However, the Russian jet was decidedly not a civilian aircraft. As such, the response to its (supposedly) unauthorized overflight falls to be determined by the application of the general rules of international law. One could question whether the act of shooting down a foreign plane over one’s own territory amounts to a use of force in the sense of Article 2(4) of the UN Charter. It is open to doubt whether such an act can be accurately described as being ‘against the territorial integrity or political independence’ of the intruding State or as ‘inconsistent with the Purposes of the United Nations’. The practice of States in this area is mixed: in his book Law Against War, Oliver Corten details several instances of aerial incursions when the defensive action was treated as ‘a simple police measure’ and Article 2(4) was not invoked by either of the involved States (at pp. 63-65).
Whether responding to aerial incursions is governed by the regulations on the use of force or (as Corten argues) by the lex specialis rules on policing one’s airspace, it is clear that international law does apply to such incidents. Although the two potentially applicable regimes admittedly differ in their nuances, under both of them, any defensive action against the intruding aircraft must meet the twin requirements of necessity and proportionality.
It is generally accepted that the overflown State may respond by force when the overflight is conducted for apparently hostile reasons. For example, when the Soviet Union shot down an American U2 airplane flying over the Soviet territory on a reconnaissance mission in 1960 in the context of the Cold War, the US did not issue a protest against the attack nor against the ultimate imprisonment of the pilot. It can be inferred from incidents such as that one that shooting down a military airplane on a hostile mission over the targeted State’s territory may be justified under international law (and some of the period literature did indeed infer as much: see at p. 287).
However, the same would not apply where no such hostile intent is readily apparent or capable of being reasonably inferred from the context of the incursion. As Tom Ruys puts it, ‘intruding aircraft whose intentions are known to be harmless must not be attacked even if they disobey orders to land’ (at p. 191). The exact intentions of the Russian pilots may still be subject to speculation, but the context of their supposed overflight—in other words, the ongoing Russian military operations in Syria—indicates that any incursion would not have posed a direct threat to Turkey. Another potential indicator of a hostile intent is the accumulated or repeated nature of the incursions. This is one of the factual questions that still needs to be determined, but according to press reports, Turkey did complain in the past that Russian planes engaged in the Syrian conflict had been repeatedly straying across the border.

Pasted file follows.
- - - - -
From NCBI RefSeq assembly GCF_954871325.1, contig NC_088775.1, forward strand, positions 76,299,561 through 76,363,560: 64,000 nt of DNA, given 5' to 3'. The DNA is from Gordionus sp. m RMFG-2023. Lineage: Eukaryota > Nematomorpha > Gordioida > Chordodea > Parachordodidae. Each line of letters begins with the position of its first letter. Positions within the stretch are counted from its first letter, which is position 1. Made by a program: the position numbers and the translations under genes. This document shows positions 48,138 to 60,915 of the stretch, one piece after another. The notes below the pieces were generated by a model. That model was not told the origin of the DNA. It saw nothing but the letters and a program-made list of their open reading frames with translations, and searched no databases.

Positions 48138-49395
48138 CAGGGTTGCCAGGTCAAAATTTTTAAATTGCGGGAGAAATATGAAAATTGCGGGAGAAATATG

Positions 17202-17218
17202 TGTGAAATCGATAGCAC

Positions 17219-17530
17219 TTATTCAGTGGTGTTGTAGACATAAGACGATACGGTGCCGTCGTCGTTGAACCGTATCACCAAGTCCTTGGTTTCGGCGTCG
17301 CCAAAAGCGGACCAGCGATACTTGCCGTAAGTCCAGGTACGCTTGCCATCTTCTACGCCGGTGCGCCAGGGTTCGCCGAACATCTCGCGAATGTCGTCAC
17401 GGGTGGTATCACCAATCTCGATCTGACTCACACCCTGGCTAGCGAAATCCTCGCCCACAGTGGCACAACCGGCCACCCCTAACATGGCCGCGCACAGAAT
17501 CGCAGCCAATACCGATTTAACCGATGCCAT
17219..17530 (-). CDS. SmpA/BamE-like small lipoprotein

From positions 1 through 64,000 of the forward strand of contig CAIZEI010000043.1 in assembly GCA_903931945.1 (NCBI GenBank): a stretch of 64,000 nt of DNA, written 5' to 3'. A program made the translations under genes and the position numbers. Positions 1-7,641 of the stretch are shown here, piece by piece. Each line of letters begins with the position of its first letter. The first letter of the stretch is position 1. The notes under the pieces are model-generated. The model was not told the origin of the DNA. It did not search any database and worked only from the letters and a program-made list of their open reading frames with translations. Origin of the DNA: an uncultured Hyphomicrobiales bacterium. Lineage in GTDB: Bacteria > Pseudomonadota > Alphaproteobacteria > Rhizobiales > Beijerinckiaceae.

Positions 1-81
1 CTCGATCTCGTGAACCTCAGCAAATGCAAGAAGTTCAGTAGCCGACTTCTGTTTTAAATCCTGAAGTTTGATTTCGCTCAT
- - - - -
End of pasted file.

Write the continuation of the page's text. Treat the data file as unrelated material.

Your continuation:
In any event, the brevity of the incident (likely measured in seconds only) coupled with the limited evidence of any direct threat vis-à-vis the territorial State suggest that the injury suffered by Turkey was relatively minor. The incursion would have amounted to a violation of the territorial sovereignty of the overflown State as per the Nicaragua case (see above) but in the absence of any coercive element, it would not have violated the principle of non-intervention (see ibid, at para 205).
It thus appears that the destruction of the intruding Russian jet would have exceeded the bounds of proportionality as less severe means had been available to Turkey. In particular, these would have included the issuance of warning (which Turkey claims it had done, but Russia disputes) and the interception of the intruding aircraft with the aim of expeditiously removing it from the airspace of the territorial State. As the Russian jet seems to have been shot down following a very brief incursion into Turkish airspace and as there were other less severe means available, its downing appears to have breached international law.
Undoubtedly, more facts will emerge in the coming days, some of which may affect the conclusion reached above. For now, we should hope together with Donald Tusk, the president of the European Council, that all involved will ‘remain cool headed and calm’ and that Tuesday’s events will not lead to further escalation in the region and worldwide. However the events shall unfold, the conservative interpretation of international law advanced in this post should be seen as one of the important ways in which international law serves to prevent unnecessary confrontations of this kind in the future.